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Tualatin, community partners hope 'Makerspace' makes $3M

Converted trailer would connect students with STEAM equipment, ideas


TIMES PHOTO: JONATHAN HOUSE - Tualatin mayor Lou Ogden speaks during a ceremony to honor local business leaders for their role in making the city a quarterfinalist of the America's Best Communities.The team working to bring victory to Tualatin in the America's Best Communities contest revealed its ace in the hole Thursday in a presentation at the Century Hotel.

With so many of the region's jobs in the manufacturing sector, presenters said, it would be a boon to Tualatin if students were able to engage with disciplines like science, technology, engineering, arts and mathematics (STEAM) and get career technical education (CTE) in an accessible and comprehensive way.

To that end, the city of Tualatin and its ABC Team partners — which include the Tigard-Tualatin School District, the Tualatin Chamber of Commerce, Mask & Mirror Community Theatre, South Metro-Salem STEM Partnership, and the Tualatin Tomorrow Visioning Advisory Committee — want to invest in a mobile “Makerspace” filled with gizmos and gadgets.

TIMES PHOTO: JONATHAN HOUSE - John Niebergall of the Sherwood High Bowmen Fab Lab talks about the various projects his students have completed during an America's Best Communities event in Tualatin.The concept is similar to John Niebergall's “Bowmen Fab Lab.” Niebergall, a Sherwood High School teacher who spoke at Thursday's presentation about his work, has traveled to schools throughout Oregon and beyond with his trailer full of design tools, including a laser cutter, a three-dimensional printer and a T-shirt press. He showed off a table covered with objects that students have created with the technology he has shared with them over the years.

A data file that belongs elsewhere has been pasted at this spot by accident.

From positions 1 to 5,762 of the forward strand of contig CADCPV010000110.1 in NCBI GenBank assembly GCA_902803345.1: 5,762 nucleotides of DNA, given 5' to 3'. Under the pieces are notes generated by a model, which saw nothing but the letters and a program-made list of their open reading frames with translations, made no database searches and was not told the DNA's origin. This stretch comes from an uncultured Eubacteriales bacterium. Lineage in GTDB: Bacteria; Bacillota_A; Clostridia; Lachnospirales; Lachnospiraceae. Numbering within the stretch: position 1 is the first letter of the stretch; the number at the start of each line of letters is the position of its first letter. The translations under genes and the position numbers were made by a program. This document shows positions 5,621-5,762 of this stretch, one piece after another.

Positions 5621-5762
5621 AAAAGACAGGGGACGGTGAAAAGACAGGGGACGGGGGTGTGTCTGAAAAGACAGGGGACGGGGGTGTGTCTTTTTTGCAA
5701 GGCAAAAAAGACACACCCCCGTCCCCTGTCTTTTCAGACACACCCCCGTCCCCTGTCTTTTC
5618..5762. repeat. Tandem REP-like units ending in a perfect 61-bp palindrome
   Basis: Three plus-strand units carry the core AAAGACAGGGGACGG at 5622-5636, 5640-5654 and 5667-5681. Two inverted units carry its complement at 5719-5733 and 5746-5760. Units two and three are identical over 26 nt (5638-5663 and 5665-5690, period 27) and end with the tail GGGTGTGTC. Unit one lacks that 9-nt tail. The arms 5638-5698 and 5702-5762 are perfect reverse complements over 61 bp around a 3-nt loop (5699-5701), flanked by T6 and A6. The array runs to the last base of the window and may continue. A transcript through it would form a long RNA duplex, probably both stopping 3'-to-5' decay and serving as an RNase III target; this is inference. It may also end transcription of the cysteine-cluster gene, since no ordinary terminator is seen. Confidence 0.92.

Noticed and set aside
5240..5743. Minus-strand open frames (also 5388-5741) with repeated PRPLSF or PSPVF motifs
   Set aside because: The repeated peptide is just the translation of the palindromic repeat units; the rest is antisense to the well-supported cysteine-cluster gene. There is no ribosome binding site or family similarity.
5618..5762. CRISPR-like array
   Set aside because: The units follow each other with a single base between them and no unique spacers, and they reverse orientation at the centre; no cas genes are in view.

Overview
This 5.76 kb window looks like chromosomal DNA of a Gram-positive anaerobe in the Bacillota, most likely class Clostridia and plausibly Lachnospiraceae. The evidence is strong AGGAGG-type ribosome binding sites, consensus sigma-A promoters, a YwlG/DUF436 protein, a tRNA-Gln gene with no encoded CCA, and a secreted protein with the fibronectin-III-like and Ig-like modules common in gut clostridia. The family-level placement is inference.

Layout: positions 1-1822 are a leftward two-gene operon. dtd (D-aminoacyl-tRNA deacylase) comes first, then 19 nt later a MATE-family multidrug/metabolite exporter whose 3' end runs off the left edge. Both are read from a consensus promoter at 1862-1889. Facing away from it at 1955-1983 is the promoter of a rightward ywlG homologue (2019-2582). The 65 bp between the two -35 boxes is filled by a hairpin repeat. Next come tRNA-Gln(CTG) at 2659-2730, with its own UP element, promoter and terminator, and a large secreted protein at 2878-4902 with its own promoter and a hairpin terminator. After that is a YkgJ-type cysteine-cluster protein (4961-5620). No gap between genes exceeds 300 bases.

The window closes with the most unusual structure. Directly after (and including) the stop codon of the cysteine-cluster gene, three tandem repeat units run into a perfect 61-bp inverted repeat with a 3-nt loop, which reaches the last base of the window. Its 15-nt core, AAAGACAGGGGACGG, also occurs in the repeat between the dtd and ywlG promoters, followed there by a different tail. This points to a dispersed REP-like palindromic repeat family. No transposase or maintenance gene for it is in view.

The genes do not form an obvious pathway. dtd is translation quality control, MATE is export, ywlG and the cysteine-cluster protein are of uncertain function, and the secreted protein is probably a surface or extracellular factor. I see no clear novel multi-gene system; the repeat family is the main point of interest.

“About 22 percent of your employment is in the manufacturing world,” Niebergall said. “Use that and rock with it. They need our kids.”

The Makerspace described Thursday would be a converted semi-trailer, stocked with the same sort of technological wizardry with which Niebergall works. It could be moved from place to place or from event to event to give as much of Tualatin's youth as possible — including children from low-income families — access to the equipment and concepts within.

Tualatin Mayor Lou Ogden said the goal is to get Tualatin's kids into skilled jobs — whether that's done with a mobile Makerspace to help cultivate an interest and teach skills related to STEAM or technical disciplines, or whether the prize money of up to $3 million for the nationwide contest is put toward building a “community career and creative center,” which is the plan's long-term goal.

“If we don't advance another step in this competition — which I don't think is likely — but if we don't, we've already gained so much,” Ogden said.

“If nothing else, we have this conversation firmly entrenched now,” said Jason Robertson, the team's “vision advisor.”

Tualatin was named a quarterfinalist in the America's Best Communities competition this spring. Its team was awarded $50,000 to come up with the “community revitalization plan” laid out Thursday, with which it hopes to reach the semifinals and eventually win the $3 million grand prize.

The competition is sponsored by Frontier Communications, DISH Network, CoBank and The Weather Channel. Tualatin's local sponsor is Intel.

COURTESY OF THE CITY OF TUALATIN - This artist's rendering shows how Tualatin's 'Makerspace' could look and the equipment it could contain.